Executive immunities from civil liability

17.9       Historically, the executive had the benefit of the broad common law immunity of ‘the Crown’.[12] This extended not only to the sovereign, but to the executive government. In Commonwealth v Mewett, which includes a discussion of the history and rationale of Crown immunity, Dawson J said:

The immunities which the Crown enjoys from suit in contract and tort rest, however imperfectly and in different ways, upon the propositions that the sovereign cannot be sued in its own courts and that the sovereign can do no wrong.[13]

17.10   Historically, Australia has shown a ‘healthy concern for the rule of law’[14] by limiting this type of immunity by statute—in South Australia as early as 1853.[15] Dr Nick Seddon has written:

The distance of the tyranny of English ways of thinking together with the need, in a frontier society, for new systems and roles of government combined to make Australia the pioneer of Crown proceedings legislation. … In addition, as has been pointed out by Gummow and Kirby JJ in Commonwealth v Mewett, the Constitution itself, with its recognition of the role of the High Court as the guardian of the Constitution, placed substantial limitations on the maxim that the sovereign could do no wrong.[16]

17.11   The Law Council of Australia submitted that, in general, ‘the whole course of the development of Australian law … points to removal of executive immunity’.[17]

17.12   The general immunity is now abrogated by statute in all Australian states and territories and in the Commonwealth.[18] For the federal government, Crown immunity from suit was abolished by the Judiciary Act 1903 (Cth),[19] and arguably under s 75(iii) of the Australian Constitution,[20] suggesting Australia’s constitutional arrangements work against special immunities from suit for governments. Under ss 56 and 64 of the Judiciary Act the executive is, so far as possible, subject to the same legal liabilities as citizens.[21]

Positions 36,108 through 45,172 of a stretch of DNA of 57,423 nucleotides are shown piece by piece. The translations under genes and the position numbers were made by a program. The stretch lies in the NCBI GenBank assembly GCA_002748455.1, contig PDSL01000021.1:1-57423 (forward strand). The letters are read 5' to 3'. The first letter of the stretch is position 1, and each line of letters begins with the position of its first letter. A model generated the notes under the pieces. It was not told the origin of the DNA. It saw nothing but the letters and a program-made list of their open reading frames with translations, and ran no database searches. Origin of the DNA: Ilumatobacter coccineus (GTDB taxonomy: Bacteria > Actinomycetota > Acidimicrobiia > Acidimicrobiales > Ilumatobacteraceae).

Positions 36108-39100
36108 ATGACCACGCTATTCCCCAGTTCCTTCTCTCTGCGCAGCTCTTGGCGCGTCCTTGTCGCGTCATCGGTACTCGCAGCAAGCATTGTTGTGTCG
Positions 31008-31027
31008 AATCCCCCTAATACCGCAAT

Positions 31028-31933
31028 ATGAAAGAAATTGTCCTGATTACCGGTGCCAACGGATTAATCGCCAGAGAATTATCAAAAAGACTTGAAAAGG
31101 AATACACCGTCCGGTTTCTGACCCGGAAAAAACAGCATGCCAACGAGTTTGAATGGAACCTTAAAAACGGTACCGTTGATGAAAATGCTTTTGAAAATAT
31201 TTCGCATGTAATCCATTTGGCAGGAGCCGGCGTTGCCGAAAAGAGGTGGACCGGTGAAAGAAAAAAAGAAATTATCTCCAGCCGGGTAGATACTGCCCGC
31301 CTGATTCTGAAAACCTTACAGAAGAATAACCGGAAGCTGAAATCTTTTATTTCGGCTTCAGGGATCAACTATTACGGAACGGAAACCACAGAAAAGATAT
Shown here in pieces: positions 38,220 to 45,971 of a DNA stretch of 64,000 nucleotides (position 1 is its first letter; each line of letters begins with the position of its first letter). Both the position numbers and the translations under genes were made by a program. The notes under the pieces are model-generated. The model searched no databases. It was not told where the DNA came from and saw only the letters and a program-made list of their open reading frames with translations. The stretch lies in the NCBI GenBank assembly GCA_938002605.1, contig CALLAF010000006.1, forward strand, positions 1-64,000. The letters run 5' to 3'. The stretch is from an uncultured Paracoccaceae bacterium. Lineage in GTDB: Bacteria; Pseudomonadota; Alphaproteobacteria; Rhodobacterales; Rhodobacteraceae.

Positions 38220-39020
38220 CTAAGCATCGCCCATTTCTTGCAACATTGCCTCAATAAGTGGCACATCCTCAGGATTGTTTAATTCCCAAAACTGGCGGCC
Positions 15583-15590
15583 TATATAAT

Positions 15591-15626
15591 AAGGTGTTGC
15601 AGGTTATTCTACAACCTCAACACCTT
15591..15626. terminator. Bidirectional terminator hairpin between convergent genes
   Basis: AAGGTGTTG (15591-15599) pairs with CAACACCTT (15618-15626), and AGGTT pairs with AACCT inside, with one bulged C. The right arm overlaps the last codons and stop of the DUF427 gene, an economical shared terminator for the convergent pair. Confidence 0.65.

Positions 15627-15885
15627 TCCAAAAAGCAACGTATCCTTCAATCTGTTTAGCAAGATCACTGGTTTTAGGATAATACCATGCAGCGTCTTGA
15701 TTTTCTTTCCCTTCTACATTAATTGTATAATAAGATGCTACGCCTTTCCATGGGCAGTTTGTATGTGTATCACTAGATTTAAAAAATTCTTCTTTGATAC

17.13   Nevertheless, this position could be clarified. In its 2001 report, The Judicial Power of the Commonwealth, the ALRC recommended that the Judiciary Act be ‘amended to state expressly that the Commonwealth is subject to the same substantive obligations at common law and in equity to persons of full age and capacity, except as specifically provided by a Commonwealth Act’.[22] In its submission, the Law Council supported this and other related recommendations in the ALRC’s 2001 report.[23]

17.14   Thus the Commonwealth of Australia now has no general Crown immunity from liability in tort or other civil actions and is subject to the same procedural and substantive laws as those which govern claims by one individual against another.[24] The Crown is also now subject to vicarious liability for the torts of its servants and agents, and may also have a non-delegable duty, to the same extent as an individual.[25]

17.15   The ‘Ipp Report’[26] reviewed many aspects of public liability and made recommendations that have greatly reshaped the liability of public authorities in many jurisdictions. One recommendation was for the enactment of a ‘policy defence’ to a claim in negligence:

[A] policy decision (that is, a decision based substantially on financial, economic, political or social factors or constraints) cannot be used to support a finding that the defendant was negligent unless it was so unreasonable that no reasonable public functionary in the defendant’s position could have made it.[27]

17.16   This ‘policy defence’ does not strictly create an immunity, but instead alters (and lowers) the applicable standard of care—which is another way of protecting someone from civil liability. Western Australia was the only jurisdiction to adopt a version of this recommendation.[28]